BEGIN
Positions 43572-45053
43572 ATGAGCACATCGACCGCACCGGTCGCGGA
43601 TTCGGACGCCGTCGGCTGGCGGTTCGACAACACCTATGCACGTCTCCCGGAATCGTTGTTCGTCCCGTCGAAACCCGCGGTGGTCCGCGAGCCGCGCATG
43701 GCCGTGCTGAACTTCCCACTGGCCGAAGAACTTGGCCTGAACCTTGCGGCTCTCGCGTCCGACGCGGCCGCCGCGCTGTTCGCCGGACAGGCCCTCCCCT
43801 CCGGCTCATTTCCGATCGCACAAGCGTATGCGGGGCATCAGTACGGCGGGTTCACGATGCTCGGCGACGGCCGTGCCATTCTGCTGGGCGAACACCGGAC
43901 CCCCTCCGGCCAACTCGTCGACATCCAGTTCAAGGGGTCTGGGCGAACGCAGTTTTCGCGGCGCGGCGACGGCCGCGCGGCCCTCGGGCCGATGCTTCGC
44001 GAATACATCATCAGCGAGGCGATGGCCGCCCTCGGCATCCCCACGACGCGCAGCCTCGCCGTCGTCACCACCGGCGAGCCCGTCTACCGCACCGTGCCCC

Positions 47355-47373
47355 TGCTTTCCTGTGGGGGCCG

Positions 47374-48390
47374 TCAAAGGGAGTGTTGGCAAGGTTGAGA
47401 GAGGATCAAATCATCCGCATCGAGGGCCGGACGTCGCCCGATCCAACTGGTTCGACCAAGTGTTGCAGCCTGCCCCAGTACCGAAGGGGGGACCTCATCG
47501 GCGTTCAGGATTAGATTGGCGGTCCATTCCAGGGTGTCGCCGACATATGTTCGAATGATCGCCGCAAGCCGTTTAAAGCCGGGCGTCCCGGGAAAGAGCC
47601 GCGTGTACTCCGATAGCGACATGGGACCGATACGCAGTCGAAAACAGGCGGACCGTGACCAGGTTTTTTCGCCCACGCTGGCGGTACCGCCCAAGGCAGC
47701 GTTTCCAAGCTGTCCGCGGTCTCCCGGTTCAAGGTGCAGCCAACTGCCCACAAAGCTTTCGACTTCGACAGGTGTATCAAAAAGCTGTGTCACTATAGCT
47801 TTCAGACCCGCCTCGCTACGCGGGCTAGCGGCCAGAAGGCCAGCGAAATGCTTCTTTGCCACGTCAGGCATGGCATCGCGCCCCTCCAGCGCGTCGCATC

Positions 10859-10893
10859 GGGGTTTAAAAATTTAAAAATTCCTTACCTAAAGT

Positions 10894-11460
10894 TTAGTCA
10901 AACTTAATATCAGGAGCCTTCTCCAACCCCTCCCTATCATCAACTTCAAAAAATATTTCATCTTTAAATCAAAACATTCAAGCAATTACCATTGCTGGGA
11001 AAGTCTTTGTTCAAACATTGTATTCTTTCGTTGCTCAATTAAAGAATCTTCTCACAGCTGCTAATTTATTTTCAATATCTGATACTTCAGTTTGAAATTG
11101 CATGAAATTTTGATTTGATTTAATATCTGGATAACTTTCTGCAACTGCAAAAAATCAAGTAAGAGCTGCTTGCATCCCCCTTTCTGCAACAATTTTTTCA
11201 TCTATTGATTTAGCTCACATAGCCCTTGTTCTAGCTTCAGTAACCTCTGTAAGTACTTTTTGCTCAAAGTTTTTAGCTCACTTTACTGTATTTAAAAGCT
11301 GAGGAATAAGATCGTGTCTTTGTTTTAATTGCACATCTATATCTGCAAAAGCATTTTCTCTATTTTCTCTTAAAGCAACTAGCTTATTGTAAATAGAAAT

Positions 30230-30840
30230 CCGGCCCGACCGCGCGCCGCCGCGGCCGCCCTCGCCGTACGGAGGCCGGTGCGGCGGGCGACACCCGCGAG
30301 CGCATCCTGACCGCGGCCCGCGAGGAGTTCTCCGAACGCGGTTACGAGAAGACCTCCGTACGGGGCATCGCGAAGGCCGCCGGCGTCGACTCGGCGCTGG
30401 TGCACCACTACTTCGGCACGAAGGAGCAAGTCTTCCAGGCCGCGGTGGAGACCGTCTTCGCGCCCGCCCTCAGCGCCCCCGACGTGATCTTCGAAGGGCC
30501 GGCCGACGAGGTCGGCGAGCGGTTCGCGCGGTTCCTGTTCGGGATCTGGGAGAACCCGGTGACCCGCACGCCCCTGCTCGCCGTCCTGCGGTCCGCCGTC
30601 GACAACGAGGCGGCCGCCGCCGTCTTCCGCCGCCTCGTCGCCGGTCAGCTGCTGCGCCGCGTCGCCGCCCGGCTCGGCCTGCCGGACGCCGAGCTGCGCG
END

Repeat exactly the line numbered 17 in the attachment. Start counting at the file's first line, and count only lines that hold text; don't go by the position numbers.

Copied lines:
Positions 10859-10893